Friday

Three Virginia Salamanders

Two-lined salamander hunting on a leaf.

You can see salamanders at almost any time of year here in Virginia. 

But the best time to look for them is in the cooler months when it has been raining for a couple of days.  
The species I see most frequently in the Shenandoah National Park here in Virginia are the red-backed (Plethodon cinereus), the Northern two-lined (Eurycea bislineata) and the Northern slimy (Plethodon glutinosus.)  
“Red-backed” is a poor naming choice since their colors are highly variable and there are three main color schemes: A reddish-brown one, a golden brown one, and a slate-colored one. 
Slate morph of redback salamander. 
The red-backs I find range in size from about 1.5” (unusual) to about 5” (typical). I assume the smaller ones are uncommon simply because they stay hidden.  Red-backed sallies seem to like to hunt in open spaces. I’ve occasionally seen dozens of them on just twenty or thirty feet of trail — walk carefully on forest trails at night!
They also climb a couple of feet up the bottom of trees or onto logs and perch there waiting for a meal.  
Two-lined sallies are a little smaller in size than red-backs and have a slightly different hunting style. They climb up onto a leaf (often near wet areas or small streams) and lie in wait for insects.
The unfortunately-named Northern slimy salamander (Plethodon glutinous.)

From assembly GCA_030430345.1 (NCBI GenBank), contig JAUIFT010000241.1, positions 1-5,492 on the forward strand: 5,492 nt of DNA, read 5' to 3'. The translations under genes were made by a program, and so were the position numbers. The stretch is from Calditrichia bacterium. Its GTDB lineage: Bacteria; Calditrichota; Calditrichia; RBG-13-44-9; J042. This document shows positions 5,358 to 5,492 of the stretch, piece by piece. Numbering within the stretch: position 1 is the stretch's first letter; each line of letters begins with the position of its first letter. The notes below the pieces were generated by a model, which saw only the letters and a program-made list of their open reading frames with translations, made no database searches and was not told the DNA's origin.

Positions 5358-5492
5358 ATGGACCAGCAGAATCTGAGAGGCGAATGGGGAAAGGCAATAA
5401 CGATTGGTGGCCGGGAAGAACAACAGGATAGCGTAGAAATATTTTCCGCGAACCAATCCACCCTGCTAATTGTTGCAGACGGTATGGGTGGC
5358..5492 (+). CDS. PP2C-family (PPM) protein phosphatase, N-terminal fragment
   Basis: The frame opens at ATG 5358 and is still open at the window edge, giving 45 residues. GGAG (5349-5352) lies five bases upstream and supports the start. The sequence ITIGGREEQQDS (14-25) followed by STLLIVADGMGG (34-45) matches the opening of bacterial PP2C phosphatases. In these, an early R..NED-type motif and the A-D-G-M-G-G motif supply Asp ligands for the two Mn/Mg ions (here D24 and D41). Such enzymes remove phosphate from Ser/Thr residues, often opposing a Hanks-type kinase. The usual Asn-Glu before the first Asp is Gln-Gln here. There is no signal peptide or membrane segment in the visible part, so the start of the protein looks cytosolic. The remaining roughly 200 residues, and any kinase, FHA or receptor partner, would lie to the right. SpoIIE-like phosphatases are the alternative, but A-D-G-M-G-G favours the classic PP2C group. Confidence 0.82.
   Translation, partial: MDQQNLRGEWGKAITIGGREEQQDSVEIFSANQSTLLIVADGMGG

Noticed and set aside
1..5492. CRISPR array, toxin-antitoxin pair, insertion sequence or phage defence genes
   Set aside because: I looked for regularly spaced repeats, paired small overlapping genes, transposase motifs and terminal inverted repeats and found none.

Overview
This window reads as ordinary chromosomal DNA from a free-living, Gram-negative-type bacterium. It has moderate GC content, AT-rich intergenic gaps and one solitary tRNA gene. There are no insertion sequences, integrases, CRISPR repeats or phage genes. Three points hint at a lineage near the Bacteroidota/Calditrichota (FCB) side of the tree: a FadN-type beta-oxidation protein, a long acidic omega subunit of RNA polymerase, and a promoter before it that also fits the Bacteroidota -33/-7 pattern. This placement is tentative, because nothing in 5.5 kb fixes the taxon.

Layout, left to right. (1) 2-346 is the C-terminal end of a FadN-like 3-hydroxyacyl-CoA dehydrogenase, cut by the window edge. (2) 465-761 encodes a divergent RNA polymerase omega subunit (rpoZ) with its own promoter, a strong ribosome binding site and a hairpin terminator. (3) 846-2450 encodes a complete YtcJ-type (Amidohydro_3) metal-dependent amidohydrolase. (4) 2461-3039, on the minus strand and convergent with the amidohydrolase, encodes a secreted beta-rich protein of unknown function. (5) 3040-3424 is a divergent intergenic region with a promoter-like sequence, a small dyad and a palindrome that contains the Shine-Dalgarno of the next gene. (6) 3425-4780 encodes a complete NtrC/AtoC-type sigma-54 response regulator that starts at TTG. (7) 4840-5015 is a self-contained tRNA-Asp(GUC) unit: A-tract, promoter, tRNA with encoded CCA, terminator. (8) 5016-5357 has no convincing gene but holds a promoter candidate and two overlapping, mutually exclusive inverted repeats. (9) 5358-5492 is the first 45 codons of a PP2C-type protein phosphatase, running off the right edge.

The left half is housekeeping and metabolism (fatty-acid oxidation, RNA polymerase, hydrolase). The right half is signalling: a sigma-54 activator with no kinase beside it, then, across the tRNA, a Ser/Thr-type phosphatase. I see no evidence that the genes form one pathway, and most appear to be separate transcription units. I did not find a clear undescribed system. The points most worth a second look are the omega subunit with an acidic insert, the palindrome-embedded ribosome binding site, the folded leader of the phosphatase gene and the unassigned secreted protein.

The slimy salamander is much larger than the red-backed or two lined — as long as 8” or 9” in my area, although I frequently see smaller ones in the 3" to 5" range. The slime is protection against desiccation -- these salamanders don't hang out near water. They do not seem to climb and I have seen several that stayed close to their holes where I would see them every time I walked by. Salamanders, in general, are supposed to be territorial and will argue over the square meter of so that is their domain although I've never seen this. To me, they seem pretty indolent and unmotivated.  Occasionally I've been lucky enough to find two of them courting in the spring. 
I've no way of knowing if it was the same individual (I suspect it was) but I saw one in the same hole for three consecutive years.  To see more photos of amphibians from various countries visit my website here: https://www.jeremysquire.com/Amphibian-macro-photographs-world
I don’t like photographing in the rain but it is the best time to find salamanders -- these were all shot at night with an Olympus OM-D E-M1ii, the Zuiko 60mm, and my usual DIY diffusion and Godox flash.